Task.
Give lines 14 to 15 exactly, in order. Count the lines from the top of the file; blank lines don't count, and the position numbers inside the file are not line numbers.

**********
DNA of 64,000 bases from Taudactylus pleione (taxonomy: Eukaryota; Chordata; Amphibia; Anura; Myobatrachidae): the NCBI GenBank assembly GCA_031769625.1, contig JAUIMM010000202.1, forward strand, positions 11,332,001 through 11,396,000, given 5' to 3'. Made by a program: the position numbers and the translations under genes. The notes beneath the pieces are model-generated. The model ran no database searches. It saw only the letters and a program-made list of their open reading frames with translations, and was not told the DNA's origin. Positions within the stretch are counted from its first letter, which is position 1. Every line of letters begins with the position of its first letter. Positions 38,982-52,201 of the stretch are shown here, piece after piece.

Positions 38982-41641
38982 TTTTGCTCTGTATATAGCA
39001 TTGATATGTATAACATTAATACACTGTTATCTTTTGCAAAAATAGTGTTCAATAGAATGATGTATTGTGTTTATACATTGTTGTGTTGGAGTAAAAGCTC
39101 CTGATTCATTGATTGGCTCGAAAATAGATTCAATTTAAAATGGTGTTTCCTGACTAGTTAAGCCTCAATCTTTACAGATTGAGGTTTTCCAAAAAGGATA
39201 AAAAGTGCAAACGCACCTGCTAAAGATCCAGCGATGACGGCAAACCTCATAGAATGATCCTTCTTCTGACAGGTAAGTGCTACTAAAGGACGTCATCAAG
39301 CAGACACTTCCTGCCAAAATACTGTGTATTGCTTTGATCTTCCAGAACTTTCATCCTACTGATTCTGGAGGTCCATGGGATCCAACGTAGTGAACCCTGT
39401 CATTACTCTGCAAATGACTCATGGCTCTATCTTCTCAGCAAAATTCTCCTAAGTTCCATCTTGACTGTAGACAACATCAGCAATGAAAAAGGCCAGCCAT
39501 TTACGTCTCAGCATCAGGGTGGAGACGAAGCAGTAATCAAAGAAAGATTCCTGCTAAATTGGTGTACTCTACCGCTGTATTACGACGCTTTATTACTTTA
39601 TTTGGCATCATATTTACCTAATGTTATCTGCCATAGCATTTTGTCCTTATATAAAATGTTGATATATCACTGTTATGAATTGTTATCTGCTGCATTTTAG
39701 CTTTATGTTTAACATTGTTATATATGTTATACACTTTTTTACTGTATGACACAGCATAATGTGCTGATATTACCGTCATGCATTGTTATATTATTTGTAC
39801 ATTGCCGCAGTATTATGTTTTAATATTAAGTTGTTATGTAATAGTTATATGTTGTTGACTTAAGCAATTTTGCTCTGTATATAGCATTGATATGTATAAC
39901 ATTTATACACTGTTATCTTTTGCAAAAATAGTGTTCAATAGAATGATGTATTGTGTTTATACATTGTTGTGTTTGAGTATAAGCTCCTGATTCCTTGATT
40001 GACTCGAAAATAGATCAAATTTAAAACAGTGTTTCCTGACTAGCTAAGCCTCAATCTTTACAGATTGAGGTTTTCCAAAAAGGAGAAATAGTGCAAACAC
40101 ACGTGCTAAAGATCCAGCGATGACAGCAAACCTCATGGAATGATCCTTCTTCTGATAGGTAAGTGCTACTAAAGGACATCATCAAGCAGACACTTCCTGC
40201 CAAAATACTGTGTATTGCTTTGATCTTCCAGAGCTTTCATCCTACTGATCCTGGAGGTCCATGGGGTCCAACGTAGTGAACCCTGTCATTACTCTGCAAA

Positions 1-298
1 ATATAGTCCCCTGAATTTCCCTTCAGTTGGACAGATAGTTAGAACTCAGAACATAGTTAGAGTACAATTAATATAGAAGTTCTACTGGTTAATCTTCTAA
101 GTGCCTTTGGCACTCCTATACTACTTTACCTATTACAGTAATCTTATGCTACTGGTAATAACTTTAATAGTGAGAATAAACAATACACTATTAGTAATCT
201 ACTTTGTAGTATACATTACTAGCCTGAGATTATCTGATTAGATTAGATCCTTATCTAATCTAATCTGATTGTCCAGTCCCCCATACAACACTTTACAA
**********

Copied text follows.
40001 GACTCGAAAATAGATCAAATTTAAAACAGTGTTTCCTGACTAGCTAAGCCTCAATCTTTACAGATTGAGGTTTTCCAAAAAGGAGAAATAGTGCAAACAC
40101 ACGTGCTAAAGATCCAGCGATGACAGCAAACCTCATGGAATGATCCTTCTTCTGATAGGTAAGTGCTACTAAAGGACATCATCAAGCAGACACTTCCTGC